Dell studio 17 laptop review

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Okay, you want a Dell laptop. But you can't be seen dead with the entry-level Inspiron series, and the XPS range is too good a reminder of the impending recession. Fear not! Dell has conjured up a new product line to sit between the two -- it's called Studio, and it comprises 15- and 17-inch models that are designed to be affordable, well-equipped and stylish

The Studio 17 is by no means as attractive or desirable as Hp Pavilion dm3 Battery laptop, but it is slightly more appealing than an Inspiron. With that in mind, it achieves its objective: to be cheaper than an XPS without sacrificing too much in the way of looks. There are better desktop replacement machines available, but the Studio 17 hold its own with most

The Dell Studio 17 is one of two flagship models in the company's new Studio line, a mid-range line positioned between the entry-level Inspiron and high-end XPS series. Studio is for people who want something more powerful than an Inspiron, but don't want to pay the XPS price tag. We have mixed feelings about the new Studio's design

We're not sure what to make of the Studio design: it borrows aesthetic elements from both the Inspiron and XPS lines, and although it looks the part of a mid-range machine, it doesn't represent the best of either series. The satin, solid-colored lid with the metal-stamped Dell logo looks just like the CANON BP-911 Battery lids on the current Inspiron and XPS lines. Ours came in Midnight Blue, but it's available in six other solid colors and four with trim.

Inside, you'll find a redesigned Dell. Although the keyboard is matte black, the deck is glossy silver with an abstract, swirling line pattern on the palm rest. At first glance, this looked like water spill to more than one person wo saw the Studio 17. Morever, the effect of the plain-looking matte keyboard against the futuristic palm rest is a bit jarring.

Although the Studio 17 borrows the XPS' (xps m1530 battery) wedge shape, it's hard to appreciate given the thickness of this notebook, at 1.2-1.7 inches. At 8.4 pounds, the Studio 17 is heavy, but it's still a fifth of a pound lighter than the 17-inch Gateway P-171X.

The keyboard is comfortable to type on and we like its glowing white backlight when in use. Above the keyboard is a thick black panel with a speaker strip and touch-sensitive controls, which also glows white. The thickness of the panel, combined with the color-blocked scheme, makes the notebook look larger than it is. While most of the controls were responsive, we had to be more deliberate when raising and lowering the volume by using the whole pad of our finger to get the controls to respond.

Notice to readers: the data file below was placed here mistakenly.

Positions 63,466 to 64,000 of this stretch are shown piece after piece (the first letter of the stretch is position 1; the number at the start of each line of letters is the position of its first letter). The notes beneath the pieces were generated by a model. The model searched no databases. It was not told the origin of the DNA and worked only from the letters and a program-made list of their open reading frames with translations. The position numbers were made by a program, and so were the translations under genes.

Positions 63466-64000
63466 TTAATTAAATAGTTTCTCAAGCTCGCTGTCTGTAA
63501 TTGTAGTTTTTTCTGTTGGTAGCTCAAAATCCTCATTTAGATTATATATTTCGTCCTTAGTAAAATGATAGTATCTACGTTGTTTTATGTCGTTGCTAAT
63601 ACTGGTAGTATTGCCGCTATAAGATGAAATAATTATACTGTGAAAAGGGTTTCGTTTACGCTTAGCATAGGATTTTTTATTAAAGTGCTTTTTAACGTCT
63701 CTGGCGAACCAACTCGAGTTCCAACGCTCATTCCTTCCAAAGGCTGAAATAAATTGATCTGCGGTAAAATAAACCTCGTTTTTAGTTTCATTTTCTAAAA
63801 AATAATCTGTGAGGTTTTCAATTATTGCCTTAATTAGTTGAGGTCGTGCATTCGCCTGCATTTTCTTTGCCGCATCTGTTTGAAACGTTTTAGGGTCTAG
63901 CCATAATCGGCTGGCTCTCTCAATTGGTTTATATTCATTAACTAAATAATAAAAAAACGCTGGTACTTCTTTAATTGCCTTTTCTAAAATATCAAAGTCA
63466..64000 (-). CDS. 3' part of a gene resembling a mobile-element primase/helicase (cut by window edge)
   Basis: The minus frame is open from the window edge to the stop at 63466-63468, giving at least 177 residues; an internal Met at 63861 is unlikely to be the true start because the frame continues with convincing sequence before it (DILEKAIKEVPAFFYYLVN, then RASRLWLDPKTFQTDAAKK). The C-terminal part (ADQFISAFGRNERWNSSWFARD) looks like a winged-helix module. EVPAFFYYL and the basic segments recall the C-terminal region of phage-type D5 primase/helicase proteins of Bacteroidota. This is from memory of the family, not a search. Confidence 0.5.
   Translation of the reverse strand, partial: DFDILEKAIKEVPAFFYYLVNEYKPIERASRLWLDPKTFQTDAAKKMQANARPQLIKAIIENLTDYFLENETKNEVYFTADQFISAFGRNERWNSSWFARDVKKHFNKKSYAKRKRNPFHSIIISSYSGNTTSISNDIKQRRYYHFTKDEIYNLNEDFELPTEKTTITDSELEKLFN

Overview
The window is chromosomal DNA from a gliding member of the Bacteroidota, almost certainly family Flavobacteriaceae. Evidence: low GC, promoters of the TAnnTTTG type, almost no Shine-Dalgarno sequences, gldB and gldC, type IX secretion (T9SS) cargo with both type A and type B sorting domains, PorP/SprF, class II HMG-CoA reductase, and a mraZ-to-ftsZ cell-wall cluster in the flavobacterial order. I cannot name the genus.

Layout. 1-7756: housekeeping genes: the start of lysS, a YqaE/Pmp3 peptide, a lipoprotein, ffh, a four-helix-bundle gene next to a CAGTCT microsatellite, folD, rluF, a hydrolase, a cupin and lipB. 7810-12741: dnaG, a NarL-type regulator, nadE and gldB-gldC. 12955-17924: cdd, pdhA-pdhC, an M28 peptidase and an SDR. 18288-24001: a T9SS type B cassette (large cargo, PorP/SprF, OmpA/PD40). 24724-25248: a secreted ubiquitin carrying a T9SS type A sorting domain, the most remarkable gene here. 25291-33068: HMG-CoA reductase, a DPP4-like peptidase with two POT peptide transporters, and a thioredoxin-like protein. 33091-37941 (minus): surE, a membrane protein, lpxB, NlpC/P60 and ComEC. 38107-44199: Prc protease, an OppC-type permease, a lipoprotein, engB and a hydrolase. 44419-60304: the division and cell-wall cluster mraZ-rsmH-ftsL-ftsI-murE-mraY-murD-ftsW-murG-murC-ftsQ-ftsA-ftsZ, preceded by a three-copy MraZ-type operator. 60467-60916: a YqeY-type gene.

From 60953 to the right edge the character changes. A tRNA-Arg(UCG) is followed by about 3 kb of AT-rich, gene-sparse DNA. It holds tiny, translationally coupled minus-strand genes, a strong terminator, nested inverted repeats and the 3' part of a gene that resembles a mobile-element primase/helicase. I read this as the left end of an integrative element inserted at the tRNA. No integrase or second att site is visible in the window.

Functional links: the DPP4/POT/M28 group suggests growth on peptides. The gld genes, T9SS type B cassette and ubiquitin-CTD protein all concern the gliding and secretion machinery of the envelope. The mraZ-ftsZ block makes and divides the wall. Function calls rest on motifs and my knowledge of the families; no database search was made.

The 9-cell lithium-ion Dell studio 17 Battery provides excellent battery life for the Studio 17. With Vista's power management running in "high performance" mode, screen brightness set to maximum and wireless on, the 9-cell battery delivered more than 2 hours of battery life. With the power management settings set to "power saver" with wireless off and the screen brightness set to 50 percent the 9-cell battery could deliver more than 2 hours and 39 minutes of life.

All things said and done, the Dell Studio 17 is the most impressive 17-inch consumer notebook we've seen so far this year. The build quality, range of customizable options, expandability, style, and price make this an excellent choice if you're in the market for a 17-inch notebook. Still, we would have liked to see more graphics card options than just the integrated Intel X3100 xps m1330 battery and dedicated ATI Radeon HD 3650.

While issues like lack of VGA cable screw posts, dedicated docking station connector, or lack of a simple RAM expansion cover might prevent some buyers from purchasing this notebook, there's a lot to like about this notebook. The Studio 17 has virtually every cool feature you'd want in a 17-inch notebook ... with the exception of a built-in TV tuner.

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